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  • RSS BBC News – Africa

    • South Sudan treason charges dropped April 24, 2014
      South Sudan withdraws charges against four top politicians accused of the alleged coup plot that triggered the civil war.
    • Kenyan officials wrangle over status April 24, 2014
      Kenyan MPs propose making it a criminal offence to address an official incorrectly, the latest move in a status struggle with newly created governors.
    • Plane stowaway 'going to Somalia' April 24, 2014
      The father of a US teenager who stowed away in a wheel well on a flight to Hawaii has said his son was unhappy at school and trying to return to Somalia.
    • Nigeria rapist to be stoned to death April 24, 2014
      An Islamic court in northern Nigeria sentences a man of 63 to death by stoning for raping a girl of 10 and infecting her with HIV.
    • Lupita Nyong'o named most beautiful April 24, 2014
      Kenyan Oscar-winning actress Lupita Nyong'o, 31, is named the world's most beautiful person for 2014 by the US People magazine.
    • Deadly car bomb strikes Nairobi April 23, 2014
      Four people, two of them police, are killed in the Kenyan capital Nairobi by a car bomb outside a police station.
    • DR Congo train in deadly derailment April 23, 2014
      At least 63 people have been killed after a freight train overloaded with passengers derailed in Katanga in south-eastern DR Congo, officials say.
    • Bomb 'kills senior Egypt policeman' April 23, 2014
      A senior Egyptian police officer has been killed by a bomb blast in the capital, Cairo, officials say.
    • SA row over 'banned' Malema advert April 23, 2014
      South Africa's public broadcaster says it refused to broadcast an advert from the controversial politician Julius Malema, saying it incited violence.
    • Mali group says French hostage dead April 22, 2014
      Islamist militants in Mali say French hostage Gilberto Rodrigues Leal, who was kidnapped in 2012, is dead.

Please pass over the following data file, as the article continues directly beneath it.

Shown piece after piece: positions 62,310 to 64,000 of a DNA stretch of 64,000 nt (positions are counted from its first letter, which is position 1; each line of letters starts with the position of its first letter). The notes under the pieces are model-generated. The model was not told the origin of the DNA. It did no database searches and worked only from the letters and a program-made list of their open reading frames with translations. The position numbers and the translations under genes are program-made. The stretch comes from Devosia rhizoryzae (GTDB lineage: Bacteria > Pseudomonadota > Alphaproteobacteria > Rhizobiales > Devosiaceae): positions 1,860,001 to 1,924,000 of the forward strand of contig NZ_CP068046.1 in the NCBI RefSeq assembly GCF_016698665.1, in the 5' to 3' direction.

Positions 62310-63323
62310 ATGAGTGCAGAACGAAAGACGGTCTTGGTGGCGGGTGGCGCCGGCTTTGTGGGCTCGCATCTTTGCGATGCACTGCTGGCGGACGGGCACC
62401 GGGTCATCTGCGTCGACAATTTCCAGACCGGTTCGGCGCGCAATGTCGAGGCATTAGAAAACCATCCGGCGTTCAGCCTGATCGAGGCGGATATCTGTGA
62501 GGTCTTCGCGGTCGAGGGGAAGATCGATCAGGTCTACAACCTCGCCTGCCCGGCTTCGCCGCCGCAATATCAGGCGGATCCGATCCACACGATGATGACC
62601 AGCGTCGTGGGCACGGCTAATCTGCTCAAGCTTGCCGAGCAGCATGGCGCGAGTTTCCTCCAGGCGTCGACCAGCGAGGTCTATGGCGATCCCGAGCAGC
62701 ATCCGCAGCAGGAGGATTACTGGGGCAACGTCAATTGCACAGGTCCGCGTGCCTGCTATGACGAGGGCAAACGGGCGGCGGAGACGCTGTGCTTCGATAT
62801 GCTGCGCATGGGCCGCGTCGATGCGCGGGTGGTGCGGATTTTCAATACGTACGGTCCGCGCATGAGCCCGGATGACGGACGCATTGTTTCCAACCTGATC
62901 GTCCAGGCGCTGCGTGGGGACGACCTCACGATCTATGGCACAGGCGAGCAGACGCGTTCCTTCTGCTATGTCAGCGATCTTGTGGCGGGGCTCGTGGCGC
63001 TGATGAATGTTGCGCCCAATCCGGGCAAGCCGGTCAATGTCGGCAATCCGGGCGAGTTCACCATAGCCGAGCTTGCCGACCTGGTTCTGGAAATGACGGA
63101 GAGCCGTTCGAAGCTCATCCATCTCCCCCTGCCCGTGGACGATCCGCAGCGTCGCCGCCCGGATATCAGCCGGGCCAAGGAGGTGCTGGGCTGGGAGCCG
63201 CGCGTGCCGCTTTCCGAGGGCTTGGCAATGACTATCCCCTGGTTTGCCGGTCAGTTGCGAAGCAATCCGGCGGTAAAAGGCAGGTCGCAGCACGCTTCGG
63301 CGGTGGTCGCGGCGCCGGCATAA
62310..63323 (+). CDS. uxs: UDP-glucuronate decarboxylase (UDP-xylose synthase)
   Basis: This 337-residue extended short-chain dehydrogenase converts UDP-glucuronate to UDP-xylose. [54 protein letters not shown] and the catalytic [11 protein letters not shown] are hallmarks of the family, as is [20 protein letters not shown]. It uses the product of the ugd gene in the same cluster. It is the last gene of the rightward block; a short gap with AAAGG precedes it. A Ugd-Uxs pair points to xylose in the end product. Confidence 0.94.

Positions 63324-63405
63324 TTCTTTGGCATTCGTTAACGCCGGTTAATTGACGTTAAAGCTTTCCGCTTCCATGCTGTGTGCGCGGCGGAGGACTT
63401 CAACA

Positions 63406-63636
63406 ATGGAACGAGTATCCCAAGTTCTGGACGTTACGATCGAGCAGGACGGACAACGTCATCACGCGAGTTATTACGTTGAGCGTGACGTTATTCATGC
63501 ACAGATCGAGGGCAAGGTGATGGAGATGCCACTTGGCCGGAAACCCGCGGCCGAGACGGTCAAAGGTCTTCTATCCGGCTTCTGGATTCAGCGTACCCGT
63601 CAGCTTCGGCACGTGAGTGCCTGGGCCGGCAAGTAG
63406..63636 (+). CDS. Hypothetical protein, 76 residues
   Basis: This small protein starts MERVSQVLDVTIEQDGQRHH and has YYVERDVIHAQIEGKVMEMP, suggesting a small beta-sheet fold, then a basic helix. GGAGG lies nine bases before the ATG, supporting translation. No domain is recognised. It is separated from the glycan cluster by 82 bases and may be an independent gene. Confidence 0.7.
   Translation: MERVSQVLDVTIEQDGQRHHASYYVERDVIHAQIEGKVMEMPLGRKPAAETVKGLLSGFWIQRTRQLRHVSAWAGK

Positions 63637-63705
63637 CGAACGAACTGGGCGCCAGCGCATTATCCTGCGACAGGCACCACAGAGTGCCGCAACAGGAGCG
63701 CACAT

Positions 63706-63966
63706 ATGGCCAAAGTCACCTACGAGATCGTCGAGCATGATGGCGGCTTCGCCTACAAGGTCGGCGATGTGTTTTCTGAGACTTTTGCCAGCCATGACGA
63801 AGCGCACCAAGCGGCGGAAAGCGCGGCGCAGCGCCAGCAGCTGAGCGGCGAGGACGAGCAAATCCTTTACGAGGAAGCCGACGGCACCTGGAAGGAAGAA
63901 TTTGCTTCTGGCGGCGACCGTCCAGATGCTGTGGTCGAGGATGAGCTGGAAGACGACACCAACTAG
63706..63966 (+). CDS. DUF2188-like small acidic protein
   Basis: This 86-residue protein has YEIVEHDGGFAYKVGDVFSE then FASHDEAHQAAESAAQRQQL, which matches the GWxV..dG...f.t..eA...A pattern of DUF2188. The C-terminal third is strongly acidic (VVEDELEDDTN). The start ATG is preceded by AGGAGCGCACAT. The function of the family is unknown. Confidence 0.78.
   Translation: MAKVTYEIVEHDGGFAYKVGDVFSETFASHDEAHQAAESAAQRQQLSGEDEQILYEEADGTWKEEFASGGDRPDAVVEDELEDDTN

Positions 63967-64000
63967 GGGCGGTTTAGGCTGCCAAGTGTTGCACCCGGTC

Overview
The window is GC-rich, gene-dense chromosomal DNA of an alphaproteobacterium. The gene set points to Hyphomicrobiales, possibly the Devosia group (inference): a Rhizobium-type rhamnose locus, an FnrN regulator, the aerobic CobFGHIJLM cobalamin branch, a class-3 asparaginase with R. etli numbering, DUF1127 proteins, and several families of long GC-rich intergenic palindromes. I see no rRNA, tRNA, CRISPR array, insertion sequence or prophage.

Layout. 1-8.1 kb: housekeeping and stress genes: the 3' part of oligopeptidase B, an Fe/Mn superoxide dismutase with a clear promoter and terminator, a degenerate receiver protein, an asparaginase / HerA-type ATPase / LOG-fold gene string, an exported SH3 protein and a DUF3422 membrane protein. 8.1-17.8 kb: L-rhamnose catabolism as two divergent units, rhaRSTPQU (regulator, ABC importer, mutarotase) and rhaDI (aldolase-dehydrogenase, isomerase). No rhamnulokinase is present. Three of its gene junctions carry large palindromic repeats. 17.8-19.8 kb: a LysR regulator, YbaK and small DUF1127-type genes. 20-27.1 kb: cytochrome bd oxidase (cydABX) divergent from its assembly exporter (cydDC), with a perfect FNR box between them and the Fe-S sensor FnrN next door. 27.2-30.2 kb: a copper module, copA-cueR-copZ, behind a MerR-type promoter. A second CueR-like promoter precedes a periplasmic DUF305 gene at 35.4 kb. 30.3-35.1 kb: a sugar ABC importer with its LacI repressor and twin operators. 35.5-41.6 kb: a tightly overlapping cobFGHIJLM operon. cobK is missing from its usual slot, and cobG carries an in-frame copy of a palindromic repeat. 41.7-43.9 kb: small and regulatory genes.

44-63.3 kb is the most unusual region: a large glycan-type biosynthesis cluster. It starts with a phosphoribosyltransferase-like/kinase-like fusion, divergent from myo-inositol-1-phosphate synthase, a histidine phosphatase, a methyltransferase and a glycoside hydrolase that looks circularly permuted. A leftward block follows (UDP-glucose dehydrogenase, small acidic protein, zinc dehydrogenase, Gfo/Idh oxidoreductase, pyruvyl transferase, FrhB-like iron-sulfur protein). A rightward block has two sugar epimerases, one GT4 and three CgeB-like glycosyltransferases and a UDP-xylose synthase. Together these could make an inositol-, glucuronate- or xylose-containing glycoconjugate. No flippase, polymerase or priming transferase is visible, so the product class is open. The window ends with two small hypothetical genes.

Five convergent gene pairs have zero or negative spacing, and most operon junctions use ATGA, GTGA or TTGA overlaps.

• Three children found dead in London April 23, 2014
      A woman, originally from South Africa, is arrested after three children are found dead at a house in south London.
    • Moroccan Jew asks to join Islamists April 23, 2014
      A Jewish lawyer in Morocco challenges the political establishment by asking to join the ruling Islamist PJD party, it is reported.
    • VIDEO: Teacher tells of Boko Haram attack April 24, 2014
      A Koranic teacher, who has fled to Niger, tells the BBC about a Boko Haram attack on his village last year.
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      The lethal realities of life in Virunga National Park are the subject of a British documentary which has just had its world premiere at the Tribeca Film Festival in New York.
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      Environmental campaigners in Sudan are promoting the country as a tourist destination for bird watchers in a bid to boost revenue, which could then be used to protect nesting sites and rare birds from extinction.
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      As Kenyan actress Lupita Nyong'o is named the world's most beautiful person a new documentary explores the beauty debate from an African perspective.
    • VIDEO: Ethiopia's Jewish community divided April 24, 2014
      Thousands of Ethiopian Jews have been left disappointed by an Israeli government decision to end a 30-year-old programme that saw tens thousands of Ethiopian Jews airlifted to the Holy Land.
    • VIDEO: Deadly car bomb strikes Nairobi April 24, 2014
      A car bomb has exploded outside a police station in the Kenyan capital, Nairobi, killing four people.
    • VIDEO: Horror of S Sudan massacre filmed April 23, 2014
      The White House has strongly condemned the massacre of civilians in South Sudan calling it a betrayal of the people by their leaders.
    • VIDEO: Grim journey through 'new Rwanda' April 22, 2014
      The United Nations says the on-going conflict in South Sudan has a disturbing echo of events in Rwanda 20 years ago.
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    • Netanyahu: Abbas must end Hamas pact April 24, 2014
      Israeli PM Netanyahu tells the BBC Palestinian leader Mahmoud Abbas must abandon his pact with Hamas if he wants peace talks to resume.
    • Mother charged with three murders April 24, 2014
      A mother is charged with murdering three of her children who were found dead at their home in south-west London.
    • Ukraine raids spark war of words April 24, 2014
      Russia and the US accuse each other of failing to de-escalate the crisis in Ukraine, following raids by Kiev on pro-Russian separatists in the east.